Dear LA Teacher,
I know that here in the US we celebrate Thanksgiving the last Thursday in November and it is celebrated to give thanks for the fall harvest. Do other countries have a thanksgiving? And why do they celebrate?
Dear Thankful Student,
Many countries celebrate days of thanksgiving and a few of the festivals date back thousands of years. Here are five Thanksgiving celebrations around the globe:
Moon Cake Festival- China
On the 15th day of the eighth lunar month the Chinese celebrate the end of their harvest season with a huge feast. Instead of pumpkin or apple pie, moon cakes are served. The Chinese believe the moon is at its maximum brightness for the year. In 2014 it was celebrated on September 8.
Jews have celebrated Sukkot for 3000 years. It begins on the 15 day of Tishri five days after Yom Kippur. (This year it was celebrated from October 8-15.) The holiday was named after the huts (sukkots) the Israelites lived in as they roamed the desert with Moses for 40 years. Sukkot lasts for eight days. Jewish families will build small sukkots to remember the trials and tribulations of their ancestors. Fruit and vegetables are hung in the huts including apples, pomegranates, corn, and grapes. On the first two nights of Sukkot it is customary for families to eat their meals in the huts under the starry sky.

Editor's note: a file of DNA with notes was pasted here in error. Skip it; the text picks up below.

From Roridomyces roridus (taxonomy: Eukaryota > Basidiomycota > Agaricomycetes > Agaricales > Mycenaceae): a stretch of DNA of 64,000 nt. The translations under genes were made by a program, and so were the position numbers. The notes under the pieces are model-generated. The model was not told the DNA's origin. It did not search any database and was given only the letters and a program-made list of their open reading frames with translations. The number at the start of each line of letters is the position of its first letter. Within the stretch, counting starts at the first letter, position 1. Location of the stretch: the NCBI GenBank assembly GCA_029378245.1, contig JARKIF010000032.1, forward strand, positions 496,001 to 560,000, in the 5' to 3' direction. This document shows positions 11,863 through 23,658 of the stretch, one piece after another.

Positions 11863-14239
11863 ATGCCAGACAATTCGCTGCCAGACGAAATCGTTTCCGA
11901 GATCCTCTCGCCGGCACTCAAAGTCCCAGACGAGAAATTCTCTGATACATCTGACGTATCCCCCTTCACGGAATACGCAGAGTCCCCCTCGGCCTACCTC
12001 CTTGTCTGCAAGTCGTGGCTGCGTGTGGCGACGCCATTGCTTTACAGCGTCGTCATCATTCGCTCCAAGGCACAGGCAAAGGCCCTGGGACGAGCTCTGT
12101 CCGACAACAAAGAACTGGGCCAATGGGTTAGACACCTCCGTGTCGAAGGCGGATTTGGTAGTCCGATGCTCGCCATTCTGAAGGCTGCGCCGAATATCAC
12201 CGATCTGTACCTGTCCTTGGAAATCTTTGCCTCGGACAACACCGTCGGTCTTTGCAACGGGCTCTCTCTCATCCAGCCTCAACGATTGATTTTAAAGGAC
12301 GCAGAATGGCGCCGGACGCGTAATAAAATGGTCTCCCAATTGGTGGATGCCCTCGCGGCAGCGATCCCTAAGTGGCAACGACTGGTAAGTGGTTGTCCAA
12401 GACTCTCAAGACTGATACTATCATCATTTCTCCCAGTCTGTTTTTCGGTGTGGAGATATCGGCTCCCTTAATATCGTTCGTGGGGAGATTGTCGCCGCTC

The Canadians celebrate Thanksgiving a month earlier than their southern neighbors. On the second Monday in October Canadians celebrate a European farming custom to toast a plentiful harvest. The Canadian Parliament officially blessed Thanksgiving in 1957. Like their American brothers and sisters, the centerpiece on a Canadian Thanksgiving table is a succulent turkey.
The Korean Harvest Moon Festival or Chusok is held on the 15th day of the eighth lunar month, a holiday with a 2000-year history. Chusok lasts for three days when families gather together under the moonlight to remember their ancestors and to thank them for the bountiful harvest. This year it was held from September 7-9.
Like the Canadians, Thanksgiving in the UK is celebrated on the second Monday in October. In the UK it’s a harvest festival with religious overtones thanking God for the year’s plentiful harvest. People also thank their families and friends for their help. Roasted turkey, cranberry sauce, stuffing, mashed potatoes, and veggies are served. Gifts of flowers, baked cookies, or wine are also exchanged.
No matter where you live or your customs of celebration, may this Thanksgiving be a time of family, love, peace, and full tummies.
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